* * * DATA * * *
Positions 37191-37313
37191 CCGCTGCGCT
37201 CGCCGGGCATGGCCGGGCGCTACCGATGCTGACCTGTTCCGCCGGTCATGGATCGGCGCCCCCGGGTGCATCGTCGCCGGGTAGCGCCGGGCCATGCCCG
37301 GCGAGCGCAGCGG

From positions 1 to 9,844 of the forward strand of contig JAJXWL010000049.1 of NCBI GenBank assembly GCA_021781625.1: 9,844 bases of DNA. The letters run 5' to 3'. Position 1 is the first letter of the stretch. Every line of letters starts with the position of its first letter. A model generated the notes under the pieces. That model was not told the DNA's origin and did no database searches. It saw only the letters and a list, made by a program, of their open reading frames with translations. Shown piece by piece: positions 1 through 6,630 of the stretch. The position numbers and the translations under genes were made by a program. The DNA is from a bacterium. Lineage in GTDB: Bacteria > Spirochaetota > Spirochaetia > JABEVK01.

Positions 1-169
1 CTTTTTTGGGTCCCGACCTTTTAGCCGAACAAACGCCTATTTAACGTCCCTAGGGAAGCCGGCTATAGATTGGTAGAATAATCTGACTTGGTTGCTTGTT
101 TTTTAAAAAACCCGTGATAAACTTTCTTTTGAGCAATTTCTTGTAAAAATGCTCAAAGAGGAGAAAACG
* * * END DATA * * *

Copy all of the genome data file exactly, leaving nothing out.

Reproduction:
Positions 37191-37313
37191 CCGCTGCGCT
37201 CGCCGGGCATGGCCGGGCGCTACCGATGCTGACCTGTTCCGCCGGTCATGGATCGGCGCCCCCGGGTGCATCGTCGCCGGGTAGCGCCGGGCCATGCCCG
37301 GCGAGCGCAGCGG

From positions 1 to 9,844 of the forward strand of contig JAJXWL010000049.1 of NCBI GenBank assembly GCA_021781625.1: 9,844 bases of DNA. The letters run 5' to 3'. Position 1 is the first letter of the stretch. Every line of letters starts with the position of its first letter. A model generated the notes under the pieces. That model was not told the DNA's origin and did no database searches. It saw only the letters and a list, made by a program, of their open reading frames with translations. Shown piece by piece: positions 1 through 6,630 of the stretch. The position numbers and the translations under genes were made by a program. The DNA is from a bacterium. Lineage in GTDB: Bacteria > Spirochaetota > Spirochaetia > JABEVK01.

Positions 1-169
1 CTTTTTTGGGTCCCGACCTTTTAGCCGAACAAACGCCTATTTAACGTCCCTAGGGAAGCCGGCTATAGATTGGTAGAATAATCTGACTTGGTTGCTTGTT
101 TTTTAAAAAACCCGTGATAAACTTTCTTTTGAGCAATTTCTTGTAAAAATGCTCAAAGAGGAGAAAACG